Now, where does one go to get reliable information about this or any other disease? The quickest place for most non-professional healthcare people is a search engine like Google. This will reward you with all manner of leads. A search for Covid-19 brought up nearly 11 billion results! However, one negative aspect of the Internet and social media is the freedom for anyone with an electronic device to publish whatever they wish, without prior review by experts in the field. Falsehoods populate the digital world making it almost impossible for those who depend on Google as their guide, to safely navigate the treacherous dump of the useful and useless that claim people’s attention and time. This is the major contributor to the pandemic of misinformation that is moving faster than the novel coronavirus.
Unproven claims, complete fabrications, misinterpretation of complex science, distortion of prevention recommendations and the ever-so-popular conspiracy theories arrive in electronic inboxes within seconds of being created or forwarded from across the ocean. A clever wordsmith has named it a misinfodemic.
This misinfodemic has triggered an epidemic of fear, that afflicts more people than the new coronavirus will. This irrational fear is dangerously counterproductive and can be paralysing. It can trigger social discord and worse, such as recent instances of discrimination against Chinese people and of beating and even killing people suspected to be infected with the coronavirus. It can discourage people from reading evidence-based bulletins, updates and recommendations from credible public health agencies and other experts.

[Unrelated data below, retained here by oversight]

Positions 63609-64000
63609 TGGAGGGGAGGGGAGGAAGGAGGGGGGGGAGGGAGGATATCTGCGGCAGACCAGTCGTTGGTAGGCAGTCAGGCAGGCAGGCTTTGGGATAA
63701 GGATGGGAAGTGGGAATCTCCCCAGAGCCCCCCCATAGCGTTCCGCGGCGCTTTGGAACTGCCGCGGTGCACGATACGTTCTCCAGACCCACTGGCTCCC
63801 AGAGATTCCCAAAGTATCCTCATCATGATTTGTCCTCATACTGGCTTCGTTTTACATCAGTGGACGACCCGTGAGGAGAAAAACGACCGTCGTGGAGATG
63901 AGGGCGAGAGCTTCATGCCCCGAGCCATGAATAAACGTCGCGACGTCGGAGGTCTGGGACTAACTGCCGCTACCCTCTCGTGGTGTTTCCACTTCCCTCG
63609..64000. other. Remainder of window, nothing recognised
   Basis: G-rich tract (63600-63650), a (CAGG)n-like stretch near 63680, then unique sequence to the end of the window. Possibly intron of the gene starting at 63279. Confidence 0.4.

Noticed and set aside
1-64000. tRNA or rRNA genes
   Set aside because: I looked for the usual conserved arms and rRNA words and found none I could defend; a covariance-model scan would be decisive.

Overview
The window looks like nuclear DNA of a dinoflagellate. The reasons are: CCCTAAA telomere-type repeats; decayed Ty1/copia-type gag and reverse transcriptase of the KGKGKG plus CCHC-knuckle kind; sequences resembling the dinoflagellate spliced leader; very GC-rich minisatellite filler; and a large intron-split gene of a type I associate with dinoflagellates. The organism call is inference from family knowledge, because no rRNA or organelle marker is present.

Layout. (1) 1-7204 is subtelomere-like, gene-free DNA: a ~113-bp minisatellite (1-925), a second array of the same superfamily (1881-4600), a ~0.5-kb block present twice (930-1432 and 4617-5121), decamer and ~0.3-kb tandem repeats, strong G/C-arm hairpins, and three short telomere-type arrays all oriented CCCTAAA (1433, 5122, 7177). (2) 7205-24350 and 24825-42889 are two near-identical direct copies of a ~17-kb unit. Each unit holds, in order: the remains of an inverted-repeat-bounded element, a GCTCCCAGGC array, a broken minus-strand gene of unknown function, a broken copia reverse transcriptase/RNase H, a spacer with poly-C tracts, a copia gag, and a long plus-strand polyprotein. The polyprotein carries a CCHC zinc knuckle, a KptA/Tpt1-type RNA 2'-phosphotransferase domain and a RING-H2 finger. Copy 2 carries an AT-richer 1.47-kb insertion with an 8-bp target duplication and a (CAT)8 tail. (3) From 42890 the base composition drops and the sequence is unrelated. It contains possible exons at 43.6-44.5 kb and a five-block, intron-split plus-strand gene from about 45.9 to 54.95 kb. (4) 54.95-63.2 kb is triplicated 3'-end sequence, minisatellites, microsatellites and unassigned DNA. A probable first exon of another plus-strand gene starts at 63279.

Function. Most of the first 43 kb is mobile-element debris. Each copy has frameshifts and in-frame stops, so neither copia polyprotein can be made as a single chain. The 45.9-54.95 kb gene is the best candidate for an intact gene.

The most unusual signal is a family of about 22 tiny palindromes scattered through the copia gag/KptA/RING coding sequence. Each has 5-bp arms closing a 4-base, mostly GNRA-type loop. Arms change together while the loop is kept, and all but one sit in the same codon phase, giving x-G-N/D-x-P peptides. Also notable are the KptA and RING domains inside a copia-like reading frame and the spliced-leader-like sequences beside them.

Informed fear is empowering. Uninformed or misinformed fear is incapacitating. Those whose source of information is the unfiltered rumour mill of the social media and speculative television programmes have themselves to blame. Remember we live in a world where “everyone, including my auto mechanic, is an expert in medicine”.
With an invisible disease agent on the loose, one can easily feel extremely vulnerable yet without control over the enemy. The truth is that we have way more control over this virus than we probably realise. Acknowledging the danger is the first step of reclaiming control. Strict adherence to professional recommendations for frequent and thorough handwashing with soap and water, social distancing of two metres between people, staying at home, self-isolation and quarantining if indicated, remaining calm in what appears to be a silent and invisible storm – these are some of the weapons that we know will help us subdue this pandemic.
The most important weapon is solid evidence-based information. It is the best vaccine that we have against this virus at the moment. It is the best antidote against fear, panic, mass hysteria, stigmatization, dysfunction and paralysis. And the good news is that that information is freely available and easily understandable by the non-health professional. I strongly recommend a daily visit to the official websites of some or all of the following organisations: The World Health Organisation, the Ministry of Health Uganda, the Ministry of Health Kenya, Health Canada, America’s Centres for Disease Control and Prevention and the Singapore Ministry of Health. It is time very well spent. Certainly better than reading all that junk that is forwarded to us.